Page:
Daylight saving may be a waste of ene...

Daylight saving may be a waste of energy, study says

There are 20 comments on the Baltimore Sun story from Feb 28, 2008, titled Daylight saving may be a waste of energy, study says. In it, Baltimore Sun reports that:

For decades, conventional wisdom has held that daylight-saving time, which begins March 9, reduces energy use.

Join the discussion below, or Read more at Baltimore Sun.

maria

Erie, PA

#1 Mar 3, 2008
Why have daylight savings time when we have
computers when people can work from home
have flexitime ??

We're going backwords.
Eddies Drinking Again

Baltimore, MD

#2 Mar 3, 2008
"In 2005, Reps. Edward J. Markey of Massachusetts and Fred Upton of Michigan drafted legislation that would extend daylight-saving time nationwide. Congress approved the amendment, which called for clocks to be sprung forward a week earlier in the spring and to be set back three weeks later in the fall. The change went into effect last year."

This is wrong. We are springing forward 3 weeks earlier in the spring and falling back one week later in the fall.
Daylighter - NOT

Washington, DC

#3 Mar 3, 2008
Just as we are beginning to see sunlight when we get off the train, we are going once again be plunged into darkness. It doesn't matter when we change...I hate daylight savings time.
Big Daddy

United States

#4 Mar 3, 2008
Having the extra hour in the evening is well worth it.
jpp

Parkville, MD

#5 Mar 3, 2008
Daylighter - NOT wrote:
Just as we are beginning to see sunlight when we get off the train, we are going once again be plunged into darkness. It doesn't matter when we change...I hate daylight savings time.
We spring forward and fall back, so it's actually lighter for an extra hour after work. I'm all for it, I hate it when it gets dark at 6.
Ed in Frederick

San Francisco, CA

#6 Mar 3, 2008
Daylight saving time is good for children. It increases practice time for sports and other activities. Having it get light early in the morning does nothing for kids or adults. As for the study it will be hot and cool regardless so what's the difference.
Critter

Hampstead, MD

#8 Mar 3, 2008
If Indiana were in the correct time zone, this wouldn't be near as much of a problem for the residents of the state, if any at all. When most counties in Indiana didn't switch, the counties staying on standard time were actually on Central Daylight Time during summer.

The Central Time Zone should extend from 82.5 W longitude to 97.5 W longitude. 82.5 W longitude is east of Columbus, Ohio (Whitehall, Ohio [10 miles east of Columbus] is at 82°, 53" W longitude). 97.5 W longitude is in central Kansas. ALL of Indiana is WEST of the proper placement of the dividing line between Eastern and Central Time Zones, more than 110 miles west.

There's a reason that Baltimore is in the Eastern Time Zone and not in the Atlantic Time Zone (the time zone just east of the Eastern Time Zone)- Baltimore is WEST of that time zone.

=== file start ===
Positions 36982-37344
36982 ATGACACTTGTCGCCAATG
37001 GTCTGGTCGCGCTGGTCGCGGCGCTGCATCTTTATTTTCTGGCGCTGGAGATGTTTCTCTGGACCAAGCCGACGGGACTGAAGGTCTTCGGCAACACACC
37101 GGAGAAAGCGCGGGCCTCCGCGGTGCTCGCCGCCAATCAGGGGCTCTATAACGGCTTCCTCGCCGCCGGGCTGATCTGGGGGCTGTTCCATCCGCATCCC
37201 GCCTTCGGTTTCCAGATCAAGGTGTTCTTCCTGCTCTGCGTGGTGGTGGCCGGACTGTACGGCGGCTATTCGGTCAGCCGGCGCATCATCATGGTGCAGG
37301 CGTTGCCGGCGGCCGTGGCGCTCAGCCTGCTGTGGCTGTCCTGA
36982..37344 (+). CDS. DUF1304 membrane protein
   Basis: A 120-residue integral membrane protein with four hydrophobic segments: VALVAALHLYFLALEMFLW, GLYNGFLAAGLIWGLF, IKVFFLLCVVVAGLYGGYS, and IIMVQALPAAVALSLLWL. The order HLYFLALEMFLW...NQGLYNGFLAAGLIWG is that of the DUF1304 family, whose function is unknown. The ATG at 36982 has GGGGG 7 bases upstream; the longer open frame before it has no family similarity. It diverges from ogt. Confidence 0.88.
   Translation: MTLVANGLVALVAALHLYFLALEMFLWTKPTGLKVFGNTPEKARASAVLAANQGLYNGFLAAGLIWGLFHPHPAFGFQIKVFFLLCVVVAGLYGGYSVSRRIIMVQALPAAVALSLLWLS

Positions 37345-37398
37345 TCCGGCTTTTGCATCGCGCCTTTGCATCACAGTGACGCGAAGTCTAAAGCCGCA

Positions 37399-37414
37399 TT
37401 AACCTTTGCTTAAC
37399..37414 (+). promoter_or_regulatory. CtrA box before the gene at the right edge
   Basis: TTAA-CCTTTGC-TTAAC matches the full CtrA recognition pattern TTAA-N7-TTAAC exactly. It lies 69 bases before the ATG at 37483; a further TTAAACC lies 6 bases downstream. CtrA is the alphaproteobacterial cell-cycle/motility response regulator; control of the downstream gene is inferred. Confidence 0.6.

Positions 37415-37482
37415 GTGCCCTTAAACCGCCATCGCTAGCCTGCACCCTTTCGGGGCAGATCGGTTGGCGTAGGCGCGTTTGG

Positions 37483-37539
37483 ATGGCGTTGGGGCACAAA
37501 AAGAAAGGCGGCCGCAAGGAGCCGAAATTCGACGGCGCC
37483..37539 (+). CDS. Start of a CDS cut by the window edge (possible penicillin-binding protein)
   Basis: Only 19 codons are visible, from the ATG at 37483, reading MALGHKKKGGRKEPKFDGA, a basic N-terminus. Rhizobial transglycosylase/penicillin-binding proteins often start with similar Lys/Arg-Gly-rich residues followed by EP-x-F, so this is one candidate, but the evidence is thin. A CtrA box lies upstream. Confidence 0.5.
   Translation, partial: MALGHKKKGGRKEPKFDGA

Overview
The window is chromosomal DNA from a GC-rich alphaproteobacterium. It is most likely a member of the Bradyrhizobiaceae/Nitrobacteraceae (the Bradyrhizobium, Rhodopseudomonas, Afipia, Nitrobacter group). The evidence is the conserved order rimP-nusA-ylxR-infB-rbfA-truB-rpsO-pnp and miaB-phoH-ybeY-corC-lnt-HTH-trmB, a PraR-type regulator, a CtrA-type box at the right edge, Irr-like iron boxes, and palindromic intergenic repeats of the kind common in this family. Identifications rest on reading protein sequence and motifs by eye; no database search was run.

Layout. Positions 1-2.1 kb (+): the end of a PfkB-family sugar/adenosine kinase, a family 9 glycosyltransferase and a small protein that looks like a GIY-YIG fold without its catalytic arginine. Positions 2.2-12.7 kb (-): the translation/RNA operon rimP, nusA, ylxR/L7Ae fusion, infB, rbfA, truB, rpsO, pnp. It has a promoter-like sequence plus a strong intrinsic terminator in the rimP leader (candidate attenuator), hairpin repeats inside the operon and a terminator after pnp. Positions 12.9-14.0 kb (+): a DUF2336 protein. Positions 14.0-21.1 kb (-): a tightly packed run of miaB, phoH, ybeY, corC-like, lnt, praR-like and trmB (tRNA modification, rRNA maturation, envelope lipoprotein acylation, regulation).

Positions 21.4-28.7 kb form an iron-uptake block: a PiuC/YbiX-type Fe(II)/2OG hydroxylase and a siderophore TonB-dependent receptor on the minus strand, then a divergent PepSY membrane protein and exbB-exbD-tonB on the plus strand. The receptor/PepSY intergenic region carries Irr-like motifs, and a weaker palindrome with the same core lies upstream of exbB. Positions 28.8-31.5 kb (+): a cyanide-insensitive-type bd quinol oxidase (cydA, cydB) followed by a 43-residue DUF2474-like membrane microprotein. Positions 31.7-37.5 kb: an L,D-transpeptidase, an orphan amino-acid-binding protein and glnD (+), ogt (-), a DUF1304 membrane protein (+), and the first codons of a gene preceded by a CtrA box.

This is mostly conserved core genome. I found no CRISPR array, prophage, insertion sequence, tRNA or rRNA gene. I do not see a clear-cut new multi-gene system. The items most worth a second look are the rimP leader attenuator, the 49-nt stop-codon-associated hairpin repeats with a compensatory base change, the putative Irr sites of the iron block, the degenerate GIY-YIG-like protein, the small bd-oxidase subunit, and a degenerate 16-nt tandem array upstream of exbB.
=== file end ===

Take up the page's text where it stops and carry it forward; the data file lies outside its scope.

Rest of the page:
Switch Indiana to Central Time, then compare the energy usage, but not just summer electricity use, but year-round TOTAL energy use (gasoline, natural gas, etc.).
Joshua Hlopko

United States

#9 Mar 3, 2008
I am so excited. I with it was daylight saving time all year long. Energy wasted or not. I will be able to get so much more done in my day again.
Steev

Baltimore, MD

#10 Mar 3, 2008
"Daylight saving time is good for children. It increases practice time for sports and other activities."

What? Just children? Why single them out? If we all played sports and exercised after work, maybe we wouldn't be spending so much of our GDP on health care treating hypertension, diabetes, joint pain, yada yada...

“Obama 2008”

Since: Feb 08

Mohnton, PA

#11 Mar 3, 2008
My kids have more time for play...
I can get so much more done with an extra hour of daylight...
Wah, I hate it when it gets dark early...

Supposedly, these are arguments in favor of daylight savings time--ridiculous. The sun shines the same amount whether DST is in effect or not. Have any of these folks considered waking up an hour earlier and taking advantage of the "extra" hour of daylight that way? Or would that push "Dancing with the Stars" past their bedtime?
tina

Columbus, MS

#12 Mar 3, 2008
very informative, was more than I was looking for but wonderful!
curtis

Reno, NV

#13 Mar 4, 2008
In Hawaii, where you dont change from standard time.
The only difference is that when calling long distance to the mainland you have to be cognizant of DST as the time is usually 2,3,4 or 5 hrs in DST it is 3,4,5 or 6 hrs.ahead of you!
Sandy

Argyle, TX

#14 Mar 4, 2008
Gee I remember going to the drive in at 9:00 pm in the summer because it was too light before then and we didn't have DST. That was in the 60's. Now I hear kids playing in the streets after 10 when they should be home.
Anne

Grass Valley, CA

#15 Mar 4, 2008